One of the state’s largest nursing homes, Woodland in rural Sussex County, has garnered national media coverage and scrutiny from federal and state officials and regulators after police uncovered 17 body in a temporary nursing home morgue over an Easter weekend in April 2020.
Formerly known as Andover Subaigu and Rehabilitation Center, the facility changed its name to Woodland Behavioral after the scandal. It is owned by Alliance Healthcare Holdings of Lakewood, whose leaders include CEO Chaim “Mutty” Scheinbaum and Louis Schwartz – the son of Joseph Schwartz.
The elder Schwartz was charged in January in a multimillion-dollar federal tax evasion scheme in relation to Skyline Healthcare, his bankrupt nursing home chain that sought to buy Woodland when it was still known as the name of Andover Subacute.
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In February, the New Jersey State Comptroller’s Office named Woodland one of the 15 worst long-term care facilities in New Jersey. But a health inspection the same month led to a new scrutiny of the care home after inspectors found it had failed to prevent several major issues of abuse and neglect, issuing a statement of ” imminent risk” which highlighted the potential impact on the health and safety of residents.
Among the details of that inspection report was the lack of any effort to resuscitate a 55-year-old resident found in cardiac arrest and not breathing on New Year’s Day. In another incident, a caregiver allegedly left a resident soiled with feces for ten hours overnight. And for a two-week period from late December to January, there were never enough certified nurse aides on duty to care for its residents. In fact, sometimes the nursing home operated with only half the staff required by state mandates.
These staffing issues have not gone away. NJ Advance Media reported this month that Woodland, along with 6 out of 10 nursing homes in New Jersey, failed to maintain adequate staffing levels.
The state, in seeking the appointment of a receiver, described in its suit filed in Sussex County Superior Court on Tuesday a continuing horror show. He found that the problems at Woodland had only gotten worse in recent months, despite continued monitoring by the Health Department’s monitor.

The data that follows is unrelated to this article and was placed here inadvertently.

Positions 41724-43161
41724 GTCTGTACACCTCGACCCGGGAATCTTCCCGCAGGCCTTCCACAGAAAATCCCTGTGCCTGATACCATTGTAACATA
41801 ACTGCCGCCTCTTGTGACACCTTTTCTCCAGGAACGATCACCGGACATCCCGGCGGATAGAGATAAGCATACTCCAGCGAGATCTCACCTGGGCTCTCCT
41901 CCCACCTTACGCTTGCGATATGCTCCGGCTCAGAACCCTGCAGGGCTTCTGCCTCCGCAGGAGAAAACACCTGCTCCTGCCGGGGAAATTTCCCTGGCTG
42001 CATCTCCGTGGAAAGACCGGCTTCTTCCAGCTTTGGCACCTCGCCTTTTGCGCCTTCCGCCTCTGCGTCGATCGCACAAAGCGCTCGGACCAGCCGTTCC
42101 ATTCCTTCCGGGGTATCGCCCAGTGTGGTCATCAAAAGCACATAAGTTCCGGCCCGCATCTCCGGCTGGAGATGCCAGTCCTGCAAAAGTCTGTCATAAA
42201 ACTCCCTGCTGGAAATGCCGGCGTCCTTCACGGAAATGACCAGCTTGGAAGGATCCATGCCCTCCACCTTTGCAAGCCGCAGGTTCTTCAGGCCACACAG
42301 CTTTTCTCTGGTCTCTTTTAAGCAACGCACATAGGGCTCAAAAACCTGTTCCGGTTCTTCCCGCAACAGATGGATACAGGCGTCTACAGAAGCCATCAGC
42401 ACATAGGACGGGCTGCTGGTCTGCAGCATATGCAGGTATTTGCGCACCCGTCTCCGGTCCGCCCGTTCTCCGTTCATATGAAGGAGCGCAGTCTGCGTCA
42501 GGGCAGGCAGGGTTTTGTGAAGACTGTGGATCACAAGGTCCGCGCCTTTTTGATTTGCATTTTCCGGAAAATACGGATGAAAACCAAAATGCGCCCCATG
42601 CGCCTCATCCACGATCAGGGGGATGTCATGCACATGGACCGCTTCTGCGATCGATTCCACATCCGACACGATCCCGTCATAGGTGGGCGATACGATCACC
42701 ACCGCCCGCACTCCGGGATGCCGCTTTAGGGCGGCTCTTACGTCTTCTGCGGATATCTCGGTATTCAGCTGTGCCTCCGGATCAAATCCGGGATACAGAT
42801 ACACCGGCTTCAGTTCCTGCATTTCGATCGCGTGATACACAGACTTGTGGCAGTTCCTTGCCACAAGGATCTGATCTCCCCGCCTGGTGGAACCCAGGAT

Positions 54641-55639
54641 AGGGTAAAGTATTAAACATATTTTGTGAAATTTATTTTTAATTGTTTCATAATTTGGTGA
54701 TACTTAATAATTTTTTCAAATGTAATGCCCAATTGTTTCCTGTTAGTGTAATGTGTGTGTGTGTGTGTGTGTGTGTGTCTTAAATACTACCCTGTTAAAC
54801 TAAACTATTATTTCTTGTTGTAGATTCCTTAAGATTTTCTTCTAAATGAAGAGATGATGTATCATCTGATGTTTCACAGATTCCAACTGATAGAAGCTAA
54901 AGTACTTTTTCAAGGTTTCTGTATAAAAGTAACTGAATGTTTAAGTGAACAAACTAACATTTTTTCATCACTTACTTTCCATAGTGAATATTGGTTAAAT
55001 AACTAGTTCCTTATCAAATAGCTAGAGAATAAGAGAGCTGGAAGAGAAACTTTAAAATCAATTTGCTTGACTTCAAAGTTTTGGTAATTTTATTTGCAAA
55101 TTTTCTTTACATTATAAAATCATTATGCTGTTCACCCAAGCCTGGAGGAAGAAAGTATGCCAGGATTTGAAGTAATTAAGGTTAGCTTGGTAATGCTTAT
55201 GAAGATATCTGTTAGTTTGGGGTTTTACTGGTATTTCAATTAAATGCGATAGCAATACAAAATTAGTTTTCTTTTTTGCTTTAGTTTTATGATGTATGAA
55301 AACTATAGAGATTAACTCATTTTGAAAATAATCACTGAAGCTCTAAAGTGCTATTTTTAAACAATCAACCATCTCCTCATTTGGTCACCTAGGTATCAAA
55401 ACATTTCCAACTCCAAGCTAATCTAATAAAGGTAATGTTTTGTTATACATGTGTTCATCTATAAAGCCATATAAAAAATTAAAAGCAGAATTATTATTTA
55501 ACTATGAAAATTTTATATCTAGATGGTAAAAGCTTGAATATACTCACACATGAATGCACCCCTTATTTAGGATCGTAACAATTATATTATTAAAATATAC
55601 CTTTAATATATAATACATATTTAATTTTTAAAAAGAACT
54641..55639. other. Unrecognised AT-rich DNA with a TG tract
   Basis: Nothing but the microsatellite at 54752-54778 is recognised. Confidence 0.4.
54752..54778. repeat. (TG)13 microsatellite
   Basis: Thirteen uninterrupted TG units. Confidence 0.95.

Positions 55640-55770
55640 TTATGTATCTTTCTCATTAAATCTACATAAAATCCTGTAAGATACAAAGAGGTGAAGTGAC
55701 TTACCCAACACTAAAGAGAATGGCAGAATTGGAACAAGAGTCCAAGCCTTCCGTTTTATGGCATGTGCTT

Last month, for example, a resident with a feeding tube was transferred to hospital and was found to have an intestinal impaction. This had led to serious medical problems, the investigators determined, who said the tube feeding had nowhere to go due to the blockage in the colon – other than back up through the oral cavity and to the lungs – causing aspiration pneumonia.
Another Woodland resident hospitalized with a similar blockage was never properly evaluated, leading to the possibility of a perforated colon, sepsis and death. And inspectors said the nursing home’s COVID precautions were grossly inadequate, with staff not wearing the necessary personal protective equipment or isolating those infected with the virus. They said the facility also lacked proper infection control plans.
Woodland, meanwhile, is already swimming in red ink. In their court filing, state officials said the nursing facility appeared to be “in acute financial distress or at risk of filing for bankruptcy protection.”
They noted that the facility already had negative cash flow and limited borrowing capacity.
As of January 31, Woodland’s balance sheet showed total assets of about $15.8 million and total liabilities of about $19.8 million, according to the state, expressing doubts about the house’s ability pension to pay his debts as they fall due.
The state health department suspended new admissions to Woodland in February. Since then, its population has grown from around 450 to the 360 who live there today.